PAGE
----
It’s that time again – get ready for some brand new writing! This month’s image was a photograph of the moon. Thank you to everyone who took the time to enter – it was a challenge in itself to choose our favourites from the variety of fantastic stories and poems.
Inspired to write? Check out December’s writing challenge!
Just a Phase by WJane Swan
You couldn’t make it up. They caught the guy who did it through his username in the online astronomy group. OK, before D.I. Zangpo joined the force, he was a Buddhist monk, right? So in the monastery they lived by the phases of the moon; New Moon, fasting and silence, 8th Day, Tara prayers and so on. Well, the D.I. noticed that all the offences were committed a few days after the full moon. Now, what’s that phase of the moon called? It’s called “waning gibbous”. So that’s how he nailed the perp. From checking out the astro-group members’ usernames – Wayning Gibbus!
A Brooding Moon by Steph Newham
There’s something crazy going on. The Staff Nurses’ Hostel is electrically charged. We give a collective sigh. The full moon’s waning; time for Dr Whites and sanitary belts. Boyfriends absent themselves; men faint at the sight of blood, they’re not used to seeing it. So why do we expect anything different from them? But we’re used to blood. Blood pumping from bodies, seeping from burst infusion bags; drip-dripping from a picked scab; draining tension. Our work, our own bodies bathe us in blood.
We eat ice-cream from tubs, gaze up at the mythical man glowing through un-curtained windows. We discuss the rhythm method, compare our lunar peaks while the moon and our hormones are in synch. We nurses, connected to the moon by our bloodied hormones, brood.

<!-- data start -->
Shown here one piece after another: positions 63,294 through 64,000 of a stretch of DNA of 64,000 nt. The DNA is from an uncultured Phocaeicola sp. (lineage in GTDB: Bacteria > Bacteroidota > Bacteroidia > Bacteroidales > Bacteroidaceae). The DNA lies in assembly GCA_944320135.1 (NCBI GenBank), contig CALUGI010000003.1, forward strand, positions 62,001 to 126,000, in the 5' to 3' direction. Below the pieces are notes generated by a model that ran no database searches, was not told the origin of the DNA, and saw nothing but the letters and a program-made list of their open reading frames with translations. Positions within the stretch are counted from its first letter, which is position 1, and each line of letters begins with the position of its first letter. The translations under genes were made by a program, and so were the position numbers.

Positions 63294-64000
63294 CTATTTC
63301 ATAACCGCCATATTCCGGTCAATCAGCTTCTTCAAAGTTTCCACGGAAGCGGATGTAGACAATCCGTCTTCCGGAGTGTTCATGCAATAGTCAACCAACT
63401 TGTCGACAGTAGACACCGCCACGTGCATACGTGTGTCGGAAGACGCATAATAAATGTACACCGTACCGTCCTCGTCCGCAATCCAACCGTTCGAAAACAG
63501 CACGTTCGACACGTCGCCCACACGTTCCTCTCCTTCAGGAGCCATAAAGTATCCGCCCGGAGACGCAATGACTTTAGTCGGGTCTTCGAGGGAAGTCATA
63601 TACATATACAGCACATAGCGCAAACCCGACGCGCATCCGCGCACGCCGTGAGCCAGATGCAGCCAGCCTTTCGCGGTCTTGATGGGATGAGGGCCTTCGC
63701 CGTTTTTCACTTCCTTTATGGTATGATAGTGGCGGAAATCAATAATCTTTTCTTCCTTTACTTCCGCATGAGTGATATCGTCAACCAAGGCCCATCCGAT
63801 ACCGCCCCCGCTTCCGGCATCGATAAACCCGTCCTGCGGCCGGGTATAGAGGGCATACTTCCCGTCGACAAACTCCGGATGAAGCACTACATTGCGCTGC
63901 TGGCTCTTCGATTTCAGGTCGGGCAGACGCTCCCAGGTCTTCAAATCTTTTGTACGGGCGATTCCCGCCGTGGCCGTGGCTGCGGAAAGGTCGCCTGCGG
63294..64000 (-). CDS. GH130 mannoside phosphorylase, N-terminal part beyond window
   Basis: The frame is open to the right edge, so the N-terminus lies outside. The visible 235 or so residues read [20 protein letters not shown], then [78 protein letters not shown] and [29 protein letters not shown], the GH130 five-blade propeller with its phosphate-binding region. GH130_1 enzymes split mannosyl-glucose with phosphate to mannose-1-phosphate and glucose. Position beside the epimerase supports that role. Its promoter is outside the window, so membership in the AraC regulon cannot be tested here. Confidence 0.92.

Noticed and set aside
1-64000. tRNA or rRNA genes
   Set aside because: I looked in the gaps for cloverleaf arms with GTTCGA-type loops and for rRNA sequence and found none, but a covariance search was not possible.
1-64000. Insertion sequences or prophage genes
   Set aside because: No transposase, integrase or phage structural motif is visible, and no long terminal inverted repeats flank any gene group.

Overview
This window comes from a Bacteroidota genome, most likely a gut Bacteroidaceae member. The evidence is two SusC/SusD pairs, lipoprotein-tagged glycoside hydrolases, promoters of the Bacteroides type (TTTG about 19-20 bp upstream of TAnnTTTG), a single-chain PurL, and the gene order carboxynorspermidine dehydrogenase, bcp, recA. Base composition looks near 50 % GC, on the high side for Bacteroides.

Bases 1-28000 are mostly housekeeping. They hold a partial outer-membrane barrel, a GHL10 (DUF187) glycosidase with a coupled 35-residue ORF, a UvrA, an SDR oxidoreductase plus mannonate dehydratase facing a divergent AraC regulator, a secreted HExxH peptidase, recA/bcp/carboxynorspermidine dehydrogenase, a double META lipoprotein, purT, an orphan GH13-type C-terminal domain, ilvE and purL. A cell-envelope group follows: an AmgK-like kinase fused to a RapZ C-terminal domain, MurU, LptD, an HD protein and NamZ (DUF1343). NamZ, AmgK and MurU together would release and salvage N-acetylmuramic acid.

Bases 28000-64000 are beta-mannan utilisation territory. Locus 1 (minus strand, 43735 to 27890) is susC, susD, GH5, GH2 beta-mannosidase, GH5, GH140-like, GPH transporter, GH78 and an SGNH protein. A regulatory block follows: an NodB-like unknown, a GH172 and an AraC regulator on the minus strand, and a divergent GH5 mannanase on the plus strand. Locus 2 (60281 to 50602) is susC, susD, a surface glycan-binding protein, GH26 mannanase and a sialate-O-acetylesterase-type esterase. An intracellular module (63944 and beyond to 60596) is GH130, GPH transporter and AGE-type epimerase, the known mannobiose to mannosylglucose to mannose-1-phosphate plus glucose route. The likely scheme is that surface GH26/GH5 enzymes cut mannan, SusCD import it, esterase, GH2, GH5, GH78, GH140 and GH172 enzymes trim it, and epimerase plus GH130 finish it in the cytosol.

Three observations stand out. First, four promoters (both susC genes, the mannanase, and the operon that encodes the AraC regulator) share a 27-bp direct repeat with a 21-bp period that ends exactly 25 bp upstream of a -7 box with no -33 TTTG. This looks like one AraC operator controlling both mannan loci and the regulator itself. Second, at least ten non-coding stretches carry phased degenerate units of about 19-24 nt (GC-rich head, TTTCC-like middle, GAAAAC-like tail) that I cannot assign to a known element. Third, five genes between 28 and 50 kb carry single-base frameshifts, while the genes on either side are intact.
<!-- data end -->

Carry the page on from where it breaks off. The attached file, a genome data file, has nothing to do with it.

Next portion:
Moony-Eyed by Deborah Redden
Two elderly women sat in a bustling cafe, the plodding chords of ‘Sugar, Sugar’ taunting their ears, and the glare of midday sun making comfort impossible. ‘Course, my Bill sez it’s all a hoax,’ said the larger of the two, taking a healthy bite of a brimming cream bun and pushing the plate of similar fare toward her friend who sat opposite. ‘Sez, there’s no way a Man can land on the moon, and all those films were made in a Hollywood studio.’
‘Can’t say I’d agree, Aggie,’ said the other, her eyes full of mischief, her hands fumbling over a lemon-yellow fancy with a dark chocolate drizzle that dripped over the edges, plopping unto the table with an audible ‘plip’. ‘But, I do know this, I’ll not say no to looking at that Kennedy once or twice more! Thank God for the old Telly-Box, eh?’
Just a Taste by Laura Mason
I ran my finger over the smooth flesh, before gently teasing the skin with me tongue. A smile played across my lips, how long it had been since I had done this? I gripped the flesh firmly in my hand as my tongue slid across my canines, I opened my mouth as sunk my teeth in, my mouth salivating as the skin broke, and me bite sank farther in. Pulling away, I gazed at the apple in my hand. “Man, these taste so much better than I remember!”